Regional Court

C filed an appeal in the Regional Court after an unsuccessful complaint in the tax tribunal. The Regional Court found that the tax authorities had been entitled to exercise discretion over the pricing of the controlled transactions as the transactions had not been priced at arm’s length and the TP documentation did not provide the tax authorities with a sufficient basis for assessing whether the arm’s length principle had been complied with.

Supreme Court

Aggrieved by the judgment of the Regional Court, C filed an appeal with Supreme Court, which observed, as did the Regional Court, that C would not have entered into an agreement on terms with an independent company, as it did with Dubai company. The Court considered the contention of the tax authorities that the TP documentation was deficient and it did not provide a sufficient basis for assessing whether the arm's length principle was complied with.

Furthermore, Court observed that SKAT calculated margins using TNMM and Return on Total Cost (RoTC) as PLI, against which B and C did not demonstrate why TNMM was not applicable. The Ministry of Taxation had submitted to the Supreme Court a calculation which, according to the Ministry, showed that a discretionary tax assessment would not have resulted in a lower tax assessment than the tax assessment calculated by SKAT based on the application of the TNMM method and RoTC. The Supreme Court, therefore, considered that, with regard to this calculation, C and B did not provide any evidence that the tax authorities’ estimate rests on an incorrect or inadequate basis and therefore, there are no grounds for setting aside the tax authorities’ assessment and referring the case back to the Court.


The Supreme Court upheld the decision of the Regional Court and found in favor of the tax authorities. The Court considered that the tax authorities had been entitled to exercise discretion in relation to the pricing of the controlled transactions at issue and that there were no grounds for setting aside the tax assessment.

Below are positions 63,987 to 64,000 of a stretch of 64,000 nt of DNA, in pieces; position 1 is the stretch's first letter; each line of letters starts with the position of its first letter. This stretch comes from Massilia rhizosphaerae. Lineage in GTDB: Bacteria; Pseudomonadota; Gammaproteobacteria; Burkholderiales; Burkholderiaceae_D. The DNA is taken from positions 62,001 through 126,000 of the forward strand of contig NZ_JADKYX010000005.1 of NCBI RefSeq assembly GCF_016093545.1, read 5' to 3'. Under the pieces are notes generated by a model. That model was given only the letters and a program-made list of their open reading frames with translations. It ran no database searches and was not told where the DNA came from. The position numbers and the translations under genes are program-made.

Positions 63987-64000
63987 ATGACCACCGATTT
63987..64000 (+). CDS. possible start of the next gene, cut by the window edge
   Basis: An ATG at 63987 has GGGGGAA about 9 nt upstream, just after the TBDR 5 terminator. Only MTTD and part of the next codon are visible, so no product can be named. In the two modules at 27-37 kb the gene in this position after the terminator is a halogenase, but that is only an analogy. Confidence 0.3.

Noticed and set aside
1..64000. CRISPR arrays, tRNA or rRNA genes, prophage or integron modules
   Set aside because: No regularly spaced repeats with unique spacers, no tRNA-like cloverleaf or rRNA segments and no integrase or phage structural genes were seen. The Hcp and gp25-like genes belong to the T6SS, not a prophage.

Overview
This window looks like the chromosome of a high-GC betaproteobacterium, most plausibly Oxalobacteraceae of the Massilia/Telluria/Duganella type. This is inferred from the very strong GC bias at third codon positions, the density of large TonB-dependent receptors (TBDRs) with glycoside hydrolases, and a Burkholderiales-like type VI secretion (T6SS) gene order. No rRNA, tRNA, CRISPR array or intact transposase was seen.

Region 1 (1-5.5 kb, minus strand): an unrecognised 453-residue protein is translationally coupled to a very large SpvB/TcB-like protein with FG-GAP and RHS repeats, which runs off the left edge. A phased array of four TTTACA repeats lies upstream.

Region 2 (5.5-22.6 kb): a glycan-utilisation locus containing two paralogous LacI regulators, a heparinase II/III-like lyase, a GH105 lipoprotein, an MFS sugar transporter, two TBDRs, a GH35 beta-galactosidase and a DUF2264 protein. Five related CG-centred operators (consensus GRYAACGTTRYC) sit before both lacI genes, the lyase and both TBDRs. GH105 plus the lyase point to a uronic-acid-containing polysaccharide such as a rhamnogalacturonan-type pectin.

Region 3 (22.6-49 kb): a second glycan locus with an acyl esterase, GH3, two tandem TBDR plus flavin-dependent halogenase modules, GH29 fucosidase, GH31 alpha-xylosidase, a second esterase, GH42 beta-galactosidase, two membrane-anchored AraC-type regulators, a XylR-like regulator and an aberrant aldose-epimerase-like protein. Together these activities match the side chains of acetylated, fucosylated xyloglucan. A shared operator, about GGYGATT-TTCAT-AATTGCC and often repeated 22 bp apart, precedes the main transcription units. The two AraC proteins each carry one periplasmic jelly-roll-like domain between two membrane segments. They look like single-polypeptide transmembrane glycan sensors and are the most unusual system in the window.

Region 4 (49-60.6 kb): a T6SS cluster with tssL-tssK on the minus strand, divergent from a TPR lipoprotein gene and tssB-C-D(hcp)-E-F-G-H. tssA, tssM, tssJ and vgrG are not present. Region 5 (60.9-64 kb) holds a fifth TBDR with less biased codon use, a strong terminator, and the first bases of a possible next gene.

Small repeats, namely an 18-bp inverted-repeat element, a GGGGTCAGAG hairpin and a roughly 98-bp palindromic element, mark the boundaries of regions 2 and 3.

Indirect Tax

Increased duties on oil and coal in Columbia

Excerpts from various sources

The Columbian Congress has approved a tax reform bill that will increase the duties on oil and coal in the country. According to the new bill, when global oil prices range between USD 67.3 and USD 75 a barrel, oil businesses will be subject to an additional 5% tax. When the barrel prices are between USD 75 and USD 82.2, the same would increase by an extra 10%. If they climb higher, the tax would increase to 15%.

UK Chancellor of the Exchequer’s Autumn Statement 2022

Excerpts from

The Chancellor of the Exchequer, Mr. Jeremy Hunt, presented the Autumn Statement 2022 to the House of Commons on 17 November 2022. The key priorities are stability, growth and public services to reduce inflation and mortgage rate rises. Bearing the same in mind, the following are a few of the measures proposed:

  • Exemption of vehicle excise duty on electric vehicles to be ceased from April 2025.
  • The current energy profit levy is to be extended till March 2028, with an increase in the rate from 25% to 35% starting 1 January 2023. Moreover, a new temporary 45% tax (windfall tax) on the excess return of electricity generators to be introduced from 1 January 2023 to 31 March 2028.
  • The proposed online sales tax, required to re-balance the way online retail is taxed compared to in-stores, is decided to be held off for the time being.
  • The current VAT registration and de-registration thresholds of GBP 85,000 and GBP 83,000, respectively, will continue till 1 April 2026.

However, the implementation details may change when the final legislation and supporting documentation are published.

Europe may head towards standardized digital VAT reporting

Excerpts from

The European governments are contemplating the possibility of introducing a pan-European model for digital VAT reporting to prevent VAT fraud and misreporting. Such standardized digital VAT reporting should make it easier for tax authorities to “follow the money” and prevent cross-border money laundering. It could enable frictionless trade across Europe, thereby reducing administration and bureaucracy for MNCs.